Engines of the Golden Era – Super Cyclone

Almost eighty years ago, MAN readers opened their copies of the December 1939 issue to be greeted by a massive three page advertising spread announcing a splendid new engine, the .65 cu. in. “Super Cyclone.” Produced and marketed by the rather grandly titled Aircraft Industries Corporation, of Glendale California, the Super-Cyclone joined (and eventually superseded) the popular .36 cu. in. “Baby Cyclone.” The design of the Baby-Cyclone had been largely the work of one Bill Atwood, who later went on to produce many famous engines in his own name and later had a hand in the development of several other American engines. Bill left Aircraft Industries in 1938 and the Super-Cyclone was designed by Mel Anderson, another pioneer who had built his first model internal combustion engine in 1931. After WW II Mel set up his own company to manufacture the Anderson Spitfire, which bore more than a passing resemblance to the Super-Cyclone.

As introduced. in 1939, the Super Cyclone had the designation “G” series following the A to F model Baby Cyclones marketed between 1936 and 1940 and had a nominal displacement of .0647 cu in. In the summer of 1940, however, the “GR” series was announced to comply with the 10cc limit for tethered race cars then becoming so popular. It was the GR series now renamed Super Cyclone Inc., reintroduced after the war, that this articles focuses on.

Super Cyclone original

Super Cyclone GR 1940 – original fitted with twin spark plug cylinder head


During the late 1940s, many changes took place in the model engine world. The advent of the glow plug made possible the Half-A explosion and the traditional large spark-ignition engines faded, the Super Cyke in 1952. The beginnings of the new “Old Timer” meets in the mid 1950s and model engine collecting caused a conflict of “keeping or flying” that the demand for classics outstripped supply and two different attempts to bring out the Super Cyke again were made, in 1965 and again in 1971. Others brought out “popular” replicas (refer to last months Profile No. 67 on Herb Wahl). As one of the most highly regarded engines of the late pre and post war period, the Super Cyclone was a real natural for reproduction revival and it is with this late revival of the Series GR that this report deals. In between two short time and much less quality “revivals” took place, one in 1965 and once in 1971…each occasion based on such original parts and tooling as remained available and intact.

Not surprisingly, however, Mr. Tom Morrison, a man of uncommonly good skills and foresight re-tooled the Super Cyclone from scratch in the early 1980s and brought forth one of the most beautiful reproduction ever, rivaling Herb Wahl’s superior craftsmanship but with only a single model engine. Tom Morrison’s connection with model engines went back to his boyhood in the 30s and the Super Cyke was the motor he most admired. Accordingly the rights to use of the engine were acquired and “Super Cyclone Engines” of Phoenix, AZ was born. The engine, all of the paperwork, a reprint of the original parts listing, a set of “original” decals and all came in a replica of the four-color display box…at $189.50. Just a bit more than the original $15.00 postage paid from the factory.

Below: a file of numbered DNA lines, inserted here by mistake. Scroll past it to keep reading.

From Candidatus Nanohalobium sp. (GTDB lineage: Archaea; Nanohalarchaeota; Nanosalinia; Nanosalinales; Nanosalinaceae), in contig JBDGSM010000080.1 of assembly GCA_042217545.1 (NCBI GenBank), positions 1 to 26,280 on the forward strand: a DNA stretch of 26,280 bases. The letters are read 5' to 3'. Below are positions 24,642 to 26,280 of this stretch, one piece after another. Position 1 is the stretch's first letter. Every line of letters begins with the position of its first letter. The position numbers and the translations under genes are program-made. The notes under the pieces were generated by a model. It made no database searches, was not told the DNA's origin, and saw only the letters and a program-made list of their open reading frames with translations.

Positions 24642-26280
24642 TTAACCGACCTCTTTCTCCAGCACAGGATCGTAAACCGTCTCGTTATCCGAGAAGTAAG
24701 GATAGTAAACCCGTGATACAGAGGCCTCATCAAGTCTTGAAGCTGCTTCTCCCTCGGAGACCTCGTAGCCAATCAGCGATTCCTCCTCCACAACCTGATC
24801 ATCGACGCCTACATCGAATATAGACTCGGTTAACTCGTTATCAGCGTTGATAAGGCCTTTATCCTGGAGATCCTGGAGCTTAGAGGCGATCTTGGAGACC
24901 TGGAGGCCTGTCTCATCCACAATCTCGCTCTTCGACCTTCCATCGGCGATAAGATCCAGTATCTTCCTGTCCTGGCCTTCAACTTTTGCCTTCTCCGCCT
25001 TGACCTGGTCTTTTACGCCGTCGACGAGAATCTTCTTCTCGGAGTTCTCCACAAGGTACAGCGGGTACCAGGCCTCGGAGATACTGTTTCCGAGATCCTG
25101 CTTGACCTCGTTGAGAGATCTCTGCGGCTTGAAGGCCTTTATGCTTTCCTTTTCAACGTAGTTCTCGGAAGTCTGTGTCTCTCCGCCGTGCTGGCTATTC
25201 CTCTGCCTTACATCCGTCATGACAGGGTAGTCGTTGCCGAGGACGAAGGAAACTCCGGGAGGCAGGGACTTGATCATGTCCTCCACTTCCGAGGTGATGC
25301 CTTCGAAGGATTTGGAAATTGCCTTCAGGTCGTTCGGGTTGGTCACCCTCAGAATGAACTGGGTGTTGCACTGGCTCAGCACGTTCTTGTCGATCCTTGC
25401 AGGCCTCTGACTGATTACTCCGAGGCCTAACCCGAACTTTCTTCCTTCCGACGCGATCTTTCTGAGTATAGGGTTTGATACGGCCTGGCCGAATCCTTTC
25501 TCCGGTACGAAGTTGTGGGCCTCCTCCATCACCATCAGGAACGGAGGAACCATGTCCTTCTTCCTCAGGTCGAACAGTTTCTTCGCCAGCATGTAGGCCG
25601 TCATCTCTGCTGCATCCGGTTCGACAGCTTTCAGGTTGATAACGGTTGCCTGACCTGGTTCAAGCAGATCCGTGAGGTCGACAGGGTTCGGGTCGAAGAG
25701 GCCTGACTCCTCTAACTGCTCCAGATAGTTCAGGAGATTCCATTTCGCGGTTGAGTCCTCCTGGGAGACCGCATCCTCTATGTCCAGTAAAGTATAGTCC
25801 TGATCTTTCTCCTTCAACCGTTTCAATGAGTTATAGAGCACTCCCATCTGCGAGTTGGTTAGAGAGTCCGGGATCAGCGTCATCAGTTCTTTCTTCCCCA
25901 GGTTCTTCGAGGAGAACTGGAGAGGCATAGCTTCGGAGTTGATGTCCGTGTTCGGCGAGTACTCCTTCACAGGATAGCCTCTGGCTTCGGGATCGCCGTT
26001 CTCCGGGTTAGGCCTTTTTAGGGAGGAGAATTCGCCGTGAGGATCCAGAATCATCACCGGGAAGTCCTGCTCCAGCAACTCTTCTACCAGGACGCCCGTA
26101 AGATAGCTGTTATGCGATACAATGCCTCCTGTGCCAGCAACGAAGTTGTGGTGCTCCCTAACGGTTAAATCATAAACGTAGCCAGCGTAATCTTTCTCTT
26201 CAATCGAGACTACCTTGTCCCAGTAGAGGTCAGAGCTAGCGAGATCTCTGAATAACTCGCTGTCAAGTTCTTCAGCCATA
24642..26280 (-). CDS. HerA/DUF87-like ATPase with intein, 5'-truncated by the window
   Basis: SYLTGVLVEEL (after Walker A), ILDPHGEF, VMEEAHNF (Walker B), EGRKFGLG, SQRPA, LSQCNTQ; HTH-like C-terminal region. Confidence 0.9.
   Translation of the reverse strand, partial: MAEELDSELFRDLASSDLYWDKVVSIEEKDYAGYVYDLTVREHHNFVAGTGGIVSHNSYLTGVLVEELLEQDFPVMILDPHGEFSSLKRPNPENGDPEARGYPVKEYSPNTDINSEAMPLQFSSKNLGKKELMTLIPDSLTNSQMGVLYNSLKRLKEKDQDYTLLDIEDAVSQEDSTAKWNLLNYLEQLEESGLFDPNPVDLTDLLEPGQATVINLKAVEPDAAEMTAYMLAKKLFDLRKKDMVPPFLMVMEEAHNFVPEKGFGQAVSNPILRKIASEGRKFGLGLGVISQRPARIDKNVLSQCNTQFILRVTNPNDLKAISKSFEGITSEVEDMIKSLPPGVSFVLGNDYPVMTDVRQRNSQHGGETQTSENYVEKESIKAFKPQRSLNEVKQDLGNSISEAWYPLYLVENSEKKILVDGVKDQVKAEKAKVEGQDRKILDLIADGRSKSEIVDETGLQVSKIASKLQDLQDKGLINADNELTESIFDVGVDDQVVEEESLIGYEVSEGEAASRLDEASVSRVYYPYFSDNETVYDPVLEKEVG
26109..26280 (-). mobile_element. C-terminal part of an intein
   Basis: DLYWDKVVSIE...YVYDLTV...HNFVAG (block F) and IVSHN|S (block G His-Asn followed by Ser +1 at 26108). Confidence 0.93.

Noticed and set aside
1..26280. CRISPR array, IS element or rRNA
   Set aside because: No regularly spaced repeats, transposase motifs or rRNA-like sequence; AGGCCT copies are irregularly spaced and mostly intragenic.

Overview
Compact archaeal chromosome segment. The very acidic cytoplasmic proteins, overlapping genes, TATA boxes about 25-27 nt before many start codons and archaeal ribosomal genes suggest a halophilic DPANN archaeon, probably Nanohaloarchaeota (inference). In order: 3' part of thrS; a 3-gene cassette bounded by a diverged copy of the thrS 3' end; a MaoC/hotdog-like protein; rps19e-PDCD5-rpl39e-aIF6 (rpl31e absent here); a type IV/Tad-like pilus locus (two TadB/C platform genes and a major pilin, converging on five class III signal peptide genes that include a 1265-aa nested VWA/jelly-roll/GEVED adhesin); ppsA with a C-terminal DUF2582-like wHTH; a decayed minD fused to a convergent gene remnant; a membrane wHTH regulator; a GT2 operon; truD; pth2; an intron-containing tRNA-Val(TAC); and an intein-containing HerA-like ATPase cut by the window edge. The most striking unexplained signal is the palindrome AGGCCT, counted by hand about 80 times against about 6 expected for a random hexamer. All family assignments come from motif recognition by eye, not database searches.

Super Cyclone by Tom Morrison

Tim Morrison’s Super Cyclone GR reproduction


The new 1984 model had faithfully duplicated parts, with the instantly recognizable difference of the matte finish body castings. The new investment castings were uncommonly close to the original die castings, including the embossed lettering on the side of the cylinder, which were better than the originals.

The Cyke had a short crankcase with a separate flange-fitting cylinder assembly, a screw-in rear cover plate and a bronze bushed main bearing. The one piece counterbalanced crankshaft, provided a ball thrust bearing, was bored for the gas passage. This supplemented by a period of sub-piston induction below the piston skirt, goes through the cylinder via two pairs of ports, through the cylinder, one at front and one at back. The cylinder liner is shrunk into the cylinder casting which is attached to the crankcase with four fillister head screws. The relief-ground, lapped cast-iron piston had a full floating tubular wrist pin equipped with aluminum end pads. The con rod was of aircraft aluminum. The inside cylinder head was flat, without a slot for piston baffle clearance, for gasoline based fuels. The 3/8″ Japanese NGK CM-6 spark plug was recut to fit the 3/8-24 thread of the Champions. A gasket and six Phillips screws secure the head to the upper case. The open point spark timer assembly is an exact copy of the original. The amber colored, transparent gas tank was also a duplicate of the original complete with Gits cap.

When the Cyke was first marketed, most .60 size engine were rated at one fifth to one quarter horsepower, but Tom Morrison had rpm figures up to around 7,500 on a 14/6 prop which supports his assessment of the engines being more powerful. Tom moved his operation north to Show Low, AZ for more wide open spaces and sadly his declining health from cancer took his life in the early 1990s. During these last years Walt Huhn of Covina, CA (Apollo Mtrs) had begun to advertise Cyclone parts and service while he had been assisting Tom Morrison to complete his engines. Tom’s widow sold the business to Walt after Tom’s passing and Walt became “Mr. Super Cyclone” among the old timers, specializing engine tuning and new assembly sales. Walt’s engines do not show the pristine work of the Morrison reproductions and he has made a few changes i.e. tanks etc.

Little collecting interest is shown in the Cykes, except for the very early originals.